Museums in Malta


Malta has a myriad of museums that cover the span of over 7,000 years – from Arts to Archeology, Malta has some of the finest museums on offer.

No visit to Malta is complete without soaking up the incredibly rich culture and history that the Islands have to offer. The selection of museums on offer covers a period of over 7,000 years – that’s no mean feat. The bulk of the museums are located in Valletta and cover things like natural history and fine arts, but you can find other museums around the Islands that have their own unique specialities, including a toy museum in Xaghra, Gozo.

Valletta’s a great place for the history buff with some of the nation’s finest museums on offer, all within short walking distance.

The National Museum of Fine Arts

Located in South street – a short walk from Valletta’s main entrance, this museum covers art from medieval to contemporary times. The museum contains works of art by local and international artists and features paintings, sculpture, and fine silverware. It’s worth a visit just for the actual building itself – a beautiful rococo building known as Admiralty House, which served as the home of the British admiralty as well as temporary accommodation for the likes of Winston Churchill.

The National Museum of Archaeology

Housed in the beautiful, Baroque, Auberge de Provence on Republic Street, this museum features ancient artefacts and informative exhibits covering as far back as 5,000 BC. The famous sculpture of the Sleeping Lady, arguably the most popular exhibit, depicts a rather corpulent woman resting on her side, who some believe to represent a culture of female divinity.

The Palace Armoury

Another Valletta landmark, the Palace Armoury is located within the Grandmaster’s Palace – the historic official residence of the Grandmasters of the Order of St John. This opulent building also serves as the seat of the country’s parliament and the Office of the President. Notwithstanding the fact that much of the armoury’s contents were pillaged by Napoleon’s forces during their brief occupation, the display is still regarded as an incredible testament to the splendour and majesty of the Knights of the Order of St John. The display includes crossbows, firearms, ammunition, cannons and swords. Of particular interest are the Knights’ suits of armour with their intricate decorative detail.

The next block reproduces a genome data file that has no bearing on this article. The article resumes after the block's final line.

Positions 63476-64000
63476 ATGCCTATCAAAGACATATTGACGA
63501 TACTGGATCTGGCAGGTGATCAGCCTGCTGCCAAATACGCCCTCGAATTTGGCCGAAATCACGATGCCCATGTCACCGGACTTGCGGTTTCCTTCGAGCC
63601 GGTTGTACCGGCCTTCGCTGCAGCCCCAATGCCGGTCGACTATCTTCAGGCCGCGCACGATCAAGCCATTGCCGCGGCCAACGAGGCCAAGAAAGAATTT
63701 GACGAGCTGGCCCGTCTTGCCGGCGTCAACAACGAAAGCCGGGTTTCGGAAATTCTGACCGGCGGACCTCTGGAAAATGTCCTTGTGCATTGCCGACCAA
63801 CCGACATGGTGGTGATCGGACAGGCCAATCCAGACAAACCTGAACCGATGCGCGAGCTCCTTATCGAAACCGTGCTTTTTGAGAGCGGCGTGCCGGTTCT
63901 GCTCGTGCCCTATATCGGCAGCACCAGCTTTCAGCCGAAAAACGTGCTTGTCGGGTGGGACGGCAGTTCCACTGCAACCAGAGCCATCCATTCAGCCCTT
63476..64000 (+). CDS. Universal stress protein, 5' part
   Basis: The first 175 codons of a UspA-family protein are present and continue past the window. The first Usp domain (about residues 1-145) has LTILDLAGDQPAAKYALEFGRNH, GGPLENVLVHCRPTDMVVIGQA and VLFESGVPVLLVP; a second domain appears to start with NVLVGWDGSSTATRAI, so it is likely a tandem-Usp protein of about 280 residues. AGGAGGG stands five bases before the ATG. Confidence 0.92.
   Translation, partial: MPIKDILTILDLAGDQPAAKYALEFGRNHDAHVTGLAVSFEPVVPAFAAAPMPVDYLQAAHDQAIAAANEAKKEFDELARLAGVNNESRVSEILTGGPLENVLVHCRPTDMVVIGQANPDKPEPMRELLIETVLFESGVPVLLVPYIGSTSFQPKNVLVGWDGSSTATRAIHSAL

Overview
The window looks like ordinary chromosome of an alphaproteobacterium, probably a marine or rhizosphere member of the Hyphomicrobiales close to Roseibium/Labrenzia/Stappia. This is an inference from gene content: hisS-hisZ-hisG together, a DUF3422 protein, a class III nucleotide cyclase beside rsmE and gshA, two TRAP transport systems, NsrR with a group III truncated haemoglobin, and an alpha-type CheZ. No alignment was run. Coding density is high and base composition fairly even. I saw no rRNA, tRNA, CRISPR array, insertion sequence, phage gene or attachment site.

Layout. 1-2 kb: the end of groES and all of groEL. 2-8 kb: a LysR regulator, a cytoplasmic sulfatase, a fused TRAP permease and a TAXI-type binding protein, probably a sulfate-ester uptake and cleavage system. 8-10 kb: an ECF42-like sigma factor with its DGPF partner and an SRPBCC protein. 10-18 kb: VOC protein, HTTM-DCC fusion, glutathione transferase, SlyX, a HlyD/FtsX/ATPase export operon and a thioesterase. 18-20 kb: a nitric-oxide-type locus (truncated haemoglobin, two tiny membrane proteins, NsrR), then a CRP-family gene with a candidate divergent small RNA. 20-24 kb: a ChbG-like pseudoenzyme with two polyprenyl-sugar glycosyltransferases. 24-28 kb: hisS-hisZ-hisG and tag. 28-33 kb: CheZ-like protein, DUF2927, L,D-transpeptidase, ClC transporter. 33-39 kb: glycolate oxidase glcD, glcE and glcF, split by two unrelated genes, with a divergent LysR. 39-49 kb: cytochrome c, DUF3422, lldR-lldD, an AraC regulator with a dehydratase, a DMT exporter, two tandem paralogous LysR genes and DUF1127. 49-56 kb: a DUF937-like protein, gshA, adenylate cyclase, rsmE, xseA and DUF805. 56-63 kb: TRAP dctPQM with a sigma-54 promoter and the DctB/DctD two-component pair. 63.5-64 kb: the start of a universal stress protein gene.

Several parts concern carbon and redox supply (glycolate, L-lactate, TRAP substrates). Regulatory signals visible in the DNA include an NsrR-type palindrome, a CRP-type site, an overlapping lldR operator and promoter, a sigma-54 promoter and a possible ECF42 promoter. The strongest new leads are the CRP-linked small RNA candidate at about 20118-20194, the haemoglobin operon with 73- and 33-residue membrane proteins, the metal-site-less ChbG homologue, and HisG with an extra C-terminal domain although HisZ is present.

The Roman Villa

Situated in Rabat, just outside the ancient city of Mdina, this museum is housed in the remains of a townhouse, believed to belong to a wealthy or noble family from the Roman period. The highlight of any visit to the Domvs Romana has to be the impeccably preserved mosaic floors, arguably some of the best preserved mosaics in the Mediterranean. Also of interest are the displays containing artefacts found during the archaeological digs on site, including children’s toys, hairpins and other jewellery from the Roman period.

Natural History Museum

This museum catalogue includes Maltese flora and fauna, housing thousands of fossils, rock and minerals, mammal, bird, reptile, and fish displays. Like most other museums in Malta, the Natural History Museum’s architecture is as interesting as its exhibits – housed in the 18th century Vilhena Palace.

Palazzo Falson Historic House Museum, Mdina             

Palazzo Falson houses an extraordinary collection of art and antiques in one of the oldest medieval buildings still standing in Mdina. The oldest part of the building is no less than 800 years old. You can roam around the Museum which feels like a home, peering into the kitchen and bedrooms, dining room and armoury following in the footsteps of the Palazzo’s most recent owner and resident, Captain Olof Frederick Gollcher OBE (1889-1962). An artist, philanthropist and avid collector, it was he who put together this historic collection.

Other important museums include The Gozo Museum of Archaeology, The Inquisitor’s Palace, and the Malta Maritime Museum.